Tread lightly. There are spoilers ahead.
What do you think of when you consider the grilled cheese?
The simplicity of a childhood meal. The warm, silky comfort of melted cheese. The toasty, buttery crunch of fried bread. It’s a balm for the soul and stomach. It can be a quick mid-day fix to stave off the afternoon rumbles or a full-bodied satiation for a more ravenous hunger. At its worst, it’s bread and cheese. At its best, it’s a golden hit of nostalgia. It’s a treat for the picky eater, the foodie and the sensory indifferent.
So, when I say that Infinity Train is the grilled cheese of all-ages animation, it’s all of the above and more.
Getting The Gist
Infinity Train is an animated anthology that follows various characters aboard a mysterious and never-ending train that exists outside of time, reality and general logic.
The train forces its passengers to confront their emotional troubles and personal shortcomings in order to lower the glowing, green number imprinted on their palms. At zero, they are granted a portal that returns them to their life, armed with all the knowledge and character development they needed to move forward.
In the first season, we follow Tulip as she grapples with a fractured family life, accompanied by Atticus, king of the corgis, and One-One, a confused little ball with two distinct personalities. In the second season, a young man’s journey to resolve his people-pleasing nature serves as the B-plot to MT, Tulip’s reflection from season one, as she tries to uncover her purpose in life.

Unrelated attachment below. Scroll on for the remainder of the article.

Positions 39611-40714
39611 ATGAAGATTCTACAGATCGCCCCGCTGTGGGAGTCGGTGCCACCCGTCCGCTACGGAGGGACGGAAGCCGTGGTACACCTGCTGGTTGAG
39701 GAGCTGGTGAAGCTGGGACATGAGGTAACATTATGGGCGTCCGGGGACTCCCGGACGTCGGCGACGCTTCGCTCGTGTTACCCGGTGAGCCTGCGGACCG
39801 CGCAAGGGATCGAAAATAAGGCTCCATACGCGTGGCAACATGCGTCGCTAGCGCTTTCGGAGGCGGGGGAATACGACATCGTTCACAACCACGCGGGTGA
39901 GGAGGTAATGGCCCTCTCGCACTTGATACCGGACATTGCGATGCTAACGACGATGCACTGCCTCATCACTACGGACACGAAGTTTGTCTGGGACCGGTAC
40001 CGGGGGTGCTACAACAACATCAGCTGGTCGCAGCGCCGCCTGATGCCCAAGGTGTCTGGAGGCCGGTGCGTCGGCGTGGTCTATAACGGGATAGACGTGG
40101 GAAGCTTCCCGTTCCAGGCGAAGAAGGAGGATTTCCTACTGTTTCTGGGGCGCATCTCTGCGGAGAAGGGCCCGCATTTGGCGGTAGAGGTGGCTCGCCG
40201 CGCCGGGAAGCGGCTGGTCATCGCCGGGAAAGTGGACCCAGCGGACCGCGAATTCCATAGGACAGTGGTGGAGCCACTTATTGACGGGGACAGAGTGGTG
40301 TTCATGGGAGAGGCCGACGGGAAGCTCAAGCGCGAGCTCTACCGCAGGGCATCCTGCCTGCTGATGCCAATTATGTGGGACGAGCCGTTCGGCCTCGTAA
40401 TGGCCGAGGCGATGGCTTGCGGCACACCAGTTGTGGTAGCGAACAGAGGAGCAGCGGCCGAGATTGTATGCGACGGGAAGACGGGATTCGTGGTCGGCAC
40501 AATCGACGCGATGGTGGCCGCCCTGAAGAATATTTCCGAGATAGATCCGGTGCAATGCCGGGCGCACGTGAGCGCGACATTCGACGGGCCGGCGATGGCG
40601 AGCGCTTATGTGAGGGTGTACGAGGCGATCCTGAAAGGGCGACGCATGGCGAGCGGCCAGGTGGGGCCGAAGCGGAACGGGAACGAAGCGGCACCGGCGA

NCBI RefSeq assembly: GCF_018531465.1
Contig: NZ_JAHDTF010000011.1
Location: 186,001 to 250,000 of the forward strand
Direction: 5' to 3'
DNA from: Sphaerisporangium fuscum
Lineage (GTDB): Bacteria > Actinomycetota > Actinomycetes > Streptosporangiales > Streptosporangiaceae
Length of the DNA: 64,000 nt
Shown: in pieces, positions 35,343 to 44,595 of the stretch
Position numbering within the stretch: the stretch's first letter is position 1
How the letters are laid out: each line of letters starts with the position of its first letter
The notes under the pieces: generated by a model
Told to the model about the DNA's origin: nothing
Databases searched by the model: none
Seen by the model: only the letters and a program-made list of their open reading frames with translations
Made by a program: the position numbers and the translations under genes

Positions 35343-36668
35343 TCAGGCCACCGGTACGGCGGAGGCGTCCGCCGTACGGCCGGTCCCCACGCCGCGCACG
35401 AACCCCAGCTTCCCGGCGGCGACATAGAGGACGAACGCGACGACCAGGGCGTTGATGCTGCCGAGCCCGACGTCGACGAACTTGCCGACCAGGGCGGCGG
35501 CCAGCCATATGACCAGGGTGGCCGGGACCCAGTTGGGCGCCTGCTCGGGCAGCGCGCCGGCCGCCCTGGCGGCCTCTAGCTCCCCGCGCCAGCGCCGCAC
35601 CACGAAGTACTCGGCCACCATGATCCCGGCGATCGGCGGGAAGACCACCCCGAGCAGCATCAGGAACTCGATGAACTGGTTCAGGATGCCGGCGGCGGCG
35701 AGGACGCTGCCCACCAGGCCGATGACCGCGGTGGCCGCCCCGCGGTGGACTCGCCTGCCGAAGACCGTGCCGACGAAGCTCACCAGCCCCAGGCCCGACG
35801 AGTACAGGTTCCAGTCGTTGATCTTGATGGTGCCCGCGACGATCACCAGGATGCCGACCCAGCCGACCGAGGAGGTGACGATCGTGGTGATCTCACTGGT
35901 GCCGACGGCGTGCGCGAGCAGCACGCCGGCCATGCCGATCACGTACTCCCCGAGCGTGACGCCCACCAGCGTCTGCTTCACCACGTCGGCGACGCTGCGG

In both seasons, each car the protagonists enter promises a whimsical new miniverse with its own rules, challenges and, occasionally, villains.
The show formerly aired on Cartoon Network, but currently streams on HBO Max. Season three of Infinity Train is slated to air on HBO Max in mid-August.
But A Grilled Cheese?
Since each train car poses a unique set of problems for the heroes, the show lends itself beautifully to episodic binging. At 11 minutes apiece, you can scarf down an entire episode on the train ride home. With 20 episodes currently live on HBO streaming services, you can while away half an afternoon grazing on Infinity Train’s boundless worlds.
Whether you watch one episode or 12, you’ll come away wholly satisfied.
The train’s central mechanic revolves around character development, so it should come at no surprise that the characters dreamt up by Owen Dennis (Regular Show) contain multitudes. Every primary character is written with depth and emotional complexity, and recurring minor characters – such as One-One and The Cat – get similar treatments.
Perhaps the most well-wrought of these is MT, a reflection who escapes from the mirror car in season one and spends much of the rest of her screen time pursued by her world’s law enforcers. MT’s journey from sinister trickster to wide-eyed independent feels as natural a progression as you could ask for.
The mix of sincere personal growth and outlandish comic relief results in a many-textured experience, much like our crunchy-soft-buttery-salty grilled cheese.
The Final Verdict
If you enjoyed Over The Garden Wall, you’ll find a strange oneness in the show’s dream-like alternative universe and its constant fluttering between the somber and the boisterous. Fans of shows like Regular Show can find solace in the constant rotation of new settings, each one more ridiculous than the last. Character addicts like fans of Adventure Time can get their kicks here too.
For more reviews of all-ages animation, check out my review of Kipo and the Age of Wonderbeasts.